Arizona has a Reverend Dr. Martin Luther King Jr, celebration because of the NFL and a Super Bowl.
How politically powerful is the National Football League? The creation of the Reverend Dr. Martin Luther King Jr. Day in Arizona happened because the NFL said it would send Tempe a Super Bowl in exchange for a state residents yes vote for the holiday. Without the NFL’s guarantee of giving the Phoenix-area the Super Bowl, it might have taken a lot longer for Arizona to recognize the Reverend Dr. Martin Luther King Jr. Day. The story of Arizona and the King celebration started after President Ronald Reagan created the holiday and in 1986 Arizona Governor Bruce Babbit joined in. But in 1987 new Governor Evan Meacham decided not to go along with Reagan. Bill Bidwill’s Cardinals franchise was still in St. Louis at that point but Bidwill moved to Tempe, Arizona in 1988.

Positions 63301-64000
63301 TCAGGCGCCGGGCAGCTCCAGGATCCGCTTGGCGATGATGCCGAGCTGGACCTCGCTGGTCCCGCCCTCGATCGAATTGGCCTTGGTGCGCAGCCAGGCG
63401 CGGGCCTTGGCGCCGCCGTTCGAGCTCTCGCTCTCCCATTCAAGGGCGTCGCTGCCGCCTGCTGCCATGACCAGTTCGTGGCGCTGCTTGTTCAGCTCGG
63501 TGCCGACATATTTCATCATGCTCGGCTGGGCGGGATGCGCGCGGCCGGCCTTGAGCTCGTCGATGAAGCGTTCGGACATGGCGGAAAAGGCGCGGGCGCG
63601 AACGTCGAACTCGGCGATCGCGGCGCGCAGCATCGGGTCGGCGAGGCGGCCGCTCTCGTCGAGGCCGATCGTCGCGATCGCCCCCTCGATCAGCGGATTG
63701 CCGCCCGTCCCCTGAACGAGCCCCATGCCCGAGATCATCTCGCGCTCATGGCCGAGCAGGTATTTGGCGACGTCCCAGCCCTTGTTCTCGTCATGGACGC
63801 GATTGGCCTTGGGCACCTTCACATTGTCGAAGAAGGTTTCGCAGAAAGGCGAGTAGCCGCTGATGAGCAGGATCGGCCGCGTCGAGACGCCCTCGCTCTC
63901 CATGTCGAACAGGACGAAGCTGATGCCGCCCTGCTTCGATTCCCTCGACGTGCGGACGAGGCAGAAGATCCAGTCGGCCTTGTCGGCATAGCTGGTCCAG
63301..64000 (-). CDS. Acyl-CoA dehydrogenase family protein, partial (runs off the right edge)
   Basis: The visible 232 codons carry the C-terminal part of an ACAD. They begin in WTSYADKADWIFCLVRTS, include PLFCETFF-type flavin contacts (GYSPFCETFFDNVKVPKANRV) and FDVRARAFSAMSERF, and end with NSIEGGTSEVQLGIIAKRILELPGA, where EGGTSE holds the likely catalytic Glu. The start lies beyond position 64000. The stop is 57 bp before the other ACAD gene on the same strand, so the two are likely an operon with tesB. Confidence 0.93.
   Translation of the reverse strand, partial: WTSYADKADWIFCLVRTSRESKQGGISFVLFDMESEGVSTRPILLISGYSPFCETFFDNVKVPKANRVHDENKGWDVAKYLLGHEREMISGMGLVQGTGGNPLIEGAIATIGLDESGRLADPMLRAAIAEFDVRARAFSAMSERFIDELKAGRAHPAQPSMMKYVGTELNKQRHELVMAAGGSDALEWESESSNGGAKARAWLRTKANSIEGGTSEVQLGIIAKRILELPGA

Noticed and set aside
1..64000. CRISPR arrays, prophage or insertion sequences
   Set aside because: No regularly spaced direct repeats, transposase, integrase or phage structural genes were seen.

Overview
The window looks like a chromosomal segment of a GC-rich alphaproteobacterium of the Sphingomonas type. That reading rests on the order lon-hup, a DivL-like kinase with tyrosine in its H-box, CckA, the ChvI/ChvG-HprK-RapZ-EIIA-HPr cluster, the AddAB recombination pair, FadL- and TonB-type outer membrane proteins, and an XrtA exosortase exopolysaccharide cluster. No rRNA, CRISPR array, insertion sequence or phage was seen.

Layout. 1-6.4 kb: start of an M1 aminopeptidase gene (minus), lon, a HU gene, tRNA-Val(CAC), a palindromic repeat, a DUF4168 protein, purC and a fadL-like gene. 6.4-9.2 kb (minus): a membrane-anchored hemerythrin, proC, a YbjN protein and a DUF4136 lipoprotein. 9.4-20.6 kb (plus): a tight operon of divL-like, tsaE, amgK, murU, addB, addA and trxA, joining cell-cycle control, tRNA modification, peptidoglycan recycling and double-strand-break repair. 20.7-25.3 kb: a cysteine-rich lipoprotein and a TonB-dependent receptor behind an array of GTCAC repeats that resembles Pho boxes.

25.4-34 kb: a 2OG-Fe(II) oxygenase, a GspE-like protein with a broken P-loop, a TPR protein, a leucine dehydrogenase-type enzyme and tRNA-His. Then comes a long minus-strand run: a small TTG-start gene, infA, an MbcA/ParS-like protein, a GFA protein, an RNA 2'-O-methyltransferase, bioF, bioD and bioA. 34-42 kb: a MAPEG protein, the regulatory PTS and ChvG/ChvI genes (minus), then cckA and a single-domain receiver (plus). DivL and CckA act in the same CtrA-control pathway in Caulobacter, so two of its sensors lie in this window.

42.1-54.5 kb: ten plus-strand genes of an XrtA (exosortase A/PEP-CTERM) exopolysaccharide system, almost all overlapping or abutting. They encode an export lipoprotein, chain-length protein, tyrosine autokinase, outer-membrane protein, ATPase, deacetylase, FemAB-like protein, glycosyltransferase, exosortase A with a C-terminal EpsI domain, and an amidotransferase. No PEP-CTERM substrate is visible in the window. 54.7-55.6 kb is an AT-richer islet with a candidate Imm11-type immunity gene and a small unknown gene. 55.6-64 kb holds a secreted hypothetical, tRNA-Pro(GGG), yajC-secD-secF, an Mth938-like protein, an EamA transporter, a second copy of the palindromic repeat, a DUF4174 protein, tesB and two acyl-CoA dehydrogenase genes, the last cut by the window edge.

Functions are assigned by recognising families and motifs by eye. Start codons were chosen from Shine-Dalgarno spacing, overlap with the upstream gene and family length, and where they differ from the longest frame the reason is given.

In 1989, the Arizona state legislature passed legislation to create the holiday but opponents managed to get enough signatures on petitions allowing voters to decide on whether to honor King in November 1990. In 1990, the NFL awarded Super Bowl 27 to Tempe knowing Arizona was not on board with the holiday. NFL owners got assurances that would change. Arizona voters overturned the legislature’s decision and the NFL moved Super Bowl 27 to Pasadena, California. NFL owners along with the Players Association stepped up the pressure and told Arizona politicians that the league would never consider playing a Super Bowl in the Phoenix area unless the state changed course. The January 1996 Super Bowl became available, and the NFL was interested in going to Tempe if Arizona voters said yes to having a Reverend Dr. Martin Luther King Jr. Day. In 1992, the voters passed a referendum honoring the slain civil rights leader. In 1993, the NFL gave Super Bowl 30 to Tempe. The NFL is politically powerful.
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